How to Handle Trolls?

I am a fan of the YouTube channel Retroblasting. For those who don’t know they do reviews on toy lines from the 80’s and 90’s, do toy restorations, and reviews on cartoons from the 80’s. Micheal one of the two hosts made a video Sunday about his stance on internet trolls, and when said trolls attack his audience. Here’s the video:

While I never really had much of an audience to have to contend with trolls, honestly my take with how to deal with them is my natural instinct. With the levels of toxicity that comment sections, Twitter threads, etc. would the idea of confronting them be better than just letting trolls be?

I understand that the solution he is posing to do is to just delete them and I hope it works out. As much as I wonder if this SHOULD be the best strategy for every YouTuber going forward, I have to take pause and wonder if this is something that would be abused? People rage and get butt-hurt over constructive criticism all the time. Should not those people learn how to take constructive criticism?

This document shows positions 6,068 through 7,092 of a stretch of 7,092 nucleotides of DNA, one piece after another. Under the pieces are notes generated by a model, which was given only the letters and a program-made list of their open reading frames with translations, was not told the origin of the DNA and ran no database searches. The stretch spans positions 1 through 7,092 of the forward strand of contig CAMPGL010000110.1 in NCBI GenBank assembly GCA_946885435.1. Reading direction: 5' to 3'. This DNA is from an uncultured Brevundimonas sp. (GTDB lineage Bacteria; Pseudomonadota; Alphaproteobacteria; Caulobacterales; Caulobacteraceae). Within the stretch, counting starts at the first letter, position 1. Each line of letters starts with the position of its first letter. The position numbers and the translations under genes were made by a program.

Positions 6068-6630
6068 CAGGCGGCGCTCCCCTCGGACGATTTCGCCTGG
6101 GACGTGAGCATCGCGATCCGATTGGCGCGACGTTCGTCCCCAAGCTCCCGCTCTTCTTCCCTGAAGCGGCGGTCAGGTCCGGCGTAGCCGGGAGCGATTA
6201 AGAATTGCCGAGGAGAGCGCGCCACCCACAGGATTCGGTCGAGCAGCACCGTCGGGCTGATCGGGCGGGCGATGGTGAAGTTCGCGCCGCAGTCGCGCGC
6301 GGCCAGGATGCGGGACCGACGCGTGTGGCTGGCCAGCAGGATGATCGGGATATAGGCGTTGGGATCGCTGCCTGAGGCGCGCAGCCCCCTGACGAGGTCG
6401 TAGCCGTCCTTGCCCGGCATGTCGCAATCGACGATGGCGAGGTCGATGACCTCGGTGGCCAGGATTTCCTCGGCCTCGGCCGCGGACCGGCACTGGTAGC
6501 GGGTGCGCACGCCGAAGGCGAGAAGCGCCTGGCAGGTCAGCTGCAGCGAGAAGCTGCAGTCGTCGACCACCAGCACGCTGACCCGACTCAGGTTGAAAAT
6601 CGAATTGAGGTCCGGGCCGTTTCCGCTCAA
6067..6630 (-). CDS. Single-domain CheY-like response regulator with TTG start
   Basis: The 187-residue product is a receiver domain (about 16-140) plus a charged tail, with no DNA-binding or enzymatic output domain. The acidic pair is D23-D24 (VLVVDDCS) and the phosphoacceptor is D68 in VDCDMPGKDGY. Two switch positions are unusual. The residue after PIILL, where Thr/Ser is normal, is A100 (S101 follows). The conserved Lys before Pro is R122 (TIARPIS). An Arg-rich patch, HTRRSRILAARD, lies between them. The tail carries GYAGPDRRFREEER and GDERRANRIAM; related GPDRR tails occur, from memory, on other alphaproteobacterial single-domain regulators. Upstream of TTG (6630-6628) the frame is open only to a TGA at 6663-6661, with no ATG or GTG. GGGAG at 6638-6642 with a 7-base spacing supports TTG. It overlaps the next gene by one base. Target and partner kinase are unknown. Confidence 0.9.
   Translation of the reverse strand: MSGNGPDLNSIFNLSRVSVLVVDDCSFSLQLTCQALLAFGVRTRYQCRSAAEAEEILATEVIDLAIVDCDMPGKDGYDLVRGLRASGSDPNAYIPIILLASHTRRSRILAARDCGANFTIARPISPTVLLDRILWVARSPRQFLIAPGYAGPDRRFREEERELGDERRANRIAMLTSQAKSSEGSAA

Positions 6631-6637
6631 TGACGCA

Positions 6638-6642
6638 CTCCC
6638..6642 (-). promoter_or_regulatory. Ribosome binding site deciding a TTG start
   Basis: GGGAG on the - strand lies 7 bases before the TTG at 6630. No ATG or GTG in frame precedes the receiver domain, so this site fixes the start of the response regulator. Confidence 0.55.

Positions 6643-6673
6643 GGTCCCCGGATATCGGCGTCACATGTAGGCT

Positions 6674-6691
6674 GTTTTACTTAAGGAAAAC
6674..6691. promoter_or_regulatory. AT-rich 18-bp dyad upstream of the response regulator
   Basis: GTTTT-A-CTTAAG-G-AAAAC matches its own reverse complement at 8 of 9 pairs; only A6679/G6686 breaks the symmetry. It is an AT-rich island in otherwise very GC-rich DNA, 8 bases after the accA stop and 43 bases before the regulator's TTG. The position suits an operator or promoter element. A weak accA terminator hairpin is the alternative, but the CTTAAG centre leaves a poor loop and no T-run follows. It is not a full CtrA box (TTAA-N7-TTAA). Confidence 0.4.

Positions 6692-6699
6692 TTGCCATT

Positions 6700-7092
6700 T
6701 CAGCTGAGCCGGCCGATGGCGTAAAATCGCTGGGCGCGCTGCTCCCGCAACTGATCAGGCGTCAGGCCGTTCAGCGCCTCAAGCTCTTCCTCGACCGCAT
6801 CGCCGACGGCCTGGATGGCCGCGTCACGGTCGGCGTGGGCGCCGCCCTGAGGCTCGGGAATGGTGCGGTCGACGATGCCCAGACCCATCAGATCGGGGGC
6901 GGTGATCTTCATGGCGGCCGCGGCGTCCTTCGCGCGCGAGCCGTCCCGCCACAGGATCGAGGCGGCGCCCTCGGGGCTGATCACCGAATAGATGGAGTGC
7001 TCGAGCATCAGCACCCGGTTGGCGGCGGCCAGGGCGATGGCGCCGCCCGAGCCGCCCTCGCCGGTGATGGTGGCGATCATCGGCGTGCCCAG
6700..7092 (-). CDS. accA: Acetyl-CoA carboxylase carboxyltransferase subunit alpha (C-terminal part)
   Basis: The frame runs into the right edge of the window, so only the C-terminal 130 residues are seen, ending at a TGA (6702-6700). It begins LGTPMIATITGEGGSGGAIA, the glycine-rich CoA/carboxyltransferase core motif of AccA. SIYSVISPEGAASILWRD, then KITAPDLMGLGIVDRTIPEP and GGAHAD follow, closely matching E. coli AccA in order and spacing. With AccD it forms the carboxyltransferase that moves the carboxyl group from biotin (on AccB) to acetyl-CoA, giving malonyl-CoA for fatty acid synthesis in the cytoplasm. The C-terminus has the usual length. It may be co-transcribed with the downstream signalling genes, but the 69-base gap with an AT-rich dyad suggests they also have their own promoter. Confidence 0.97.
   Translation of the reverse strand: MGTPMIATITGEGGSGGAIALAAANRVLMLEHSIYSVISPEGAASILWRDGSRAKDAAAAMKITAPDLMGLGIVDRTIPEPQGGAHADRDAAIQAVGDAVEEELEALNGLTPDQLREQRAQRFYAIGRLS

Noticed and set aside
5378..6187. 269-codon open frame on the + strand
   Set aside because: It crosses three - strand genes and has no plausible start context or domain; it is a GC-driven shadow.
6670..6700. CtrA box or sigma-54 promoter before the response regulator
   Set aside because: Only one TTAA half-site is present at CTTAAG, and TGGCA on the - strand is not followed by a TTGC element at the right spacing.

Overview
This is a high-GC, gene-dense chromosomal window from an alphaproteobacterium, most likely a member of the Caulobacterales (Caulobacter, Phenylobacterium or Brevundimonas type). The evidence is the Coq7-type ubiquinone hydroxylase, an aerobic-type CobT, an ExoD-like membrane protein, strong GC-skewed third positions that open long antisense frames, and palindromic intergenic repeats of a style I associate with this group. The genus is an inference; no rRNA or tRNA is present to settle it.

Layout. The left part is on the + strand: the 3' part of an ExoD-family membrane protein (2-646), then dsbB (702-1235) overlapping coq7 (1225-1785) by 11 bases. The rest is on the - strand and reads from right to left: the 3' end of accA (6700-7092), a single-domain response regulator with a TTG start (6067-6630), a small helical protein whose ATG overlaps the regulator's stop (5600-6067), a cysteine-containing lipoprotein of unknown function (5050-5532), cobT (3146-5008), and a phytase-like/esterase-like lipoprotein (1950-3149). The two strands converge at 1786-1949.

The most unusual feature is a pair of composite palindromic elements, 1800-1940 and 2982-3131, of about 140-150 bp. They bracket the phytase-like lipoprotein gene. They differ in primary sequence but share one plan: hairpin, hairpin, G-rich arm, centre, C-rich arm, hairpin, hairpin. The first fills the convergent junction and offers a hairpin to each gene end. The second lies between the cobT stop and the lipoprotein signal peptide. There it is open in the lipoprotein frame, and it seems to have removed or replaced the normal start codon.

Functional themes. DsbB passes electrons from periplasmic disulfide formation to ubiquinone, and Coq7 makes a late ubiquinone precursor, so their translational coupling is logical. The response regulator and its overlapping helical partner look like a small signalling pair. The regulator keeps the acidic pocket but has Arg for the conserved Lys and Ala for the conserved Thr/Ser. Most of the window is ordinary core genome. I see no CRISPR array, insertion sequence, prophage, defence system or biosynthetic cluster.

As my thoughts and feelings pour out like a flash flood, the thought occurs to me, it IS the best way to handle trolls. Delete them and ban them. While I am a free speech absolutist, meaning that people must be free to express their thoughts and opinions (with the obvious exception of threats to physical harm/ doxxing), especially the ones that are toxic. However with that said, we as people in a liberal society must understand the Yin to the Yang of free speech, we are not free from the consequences.

YouTubers and their mods have every right to delete a troll’s post as much as a troll has the right to speak their mind. It would be hypocritical to deny them that. I believe that the human condition is always has a Yin/Yang dichotomy. For every freedom, like speech, we must also allow for the freedom to say things that we don’t agree with.

Also let’s look at it from the YouTuber, if they refuse to heed constructive criticism, it is THEY who will suffer from it. They cannot learn from their mistakes or cash out before they get banned. So, we as commenters should rest assured that when they abuse the idea of deleting and banning viewers who post constructive criticism, they will only hurt themselves.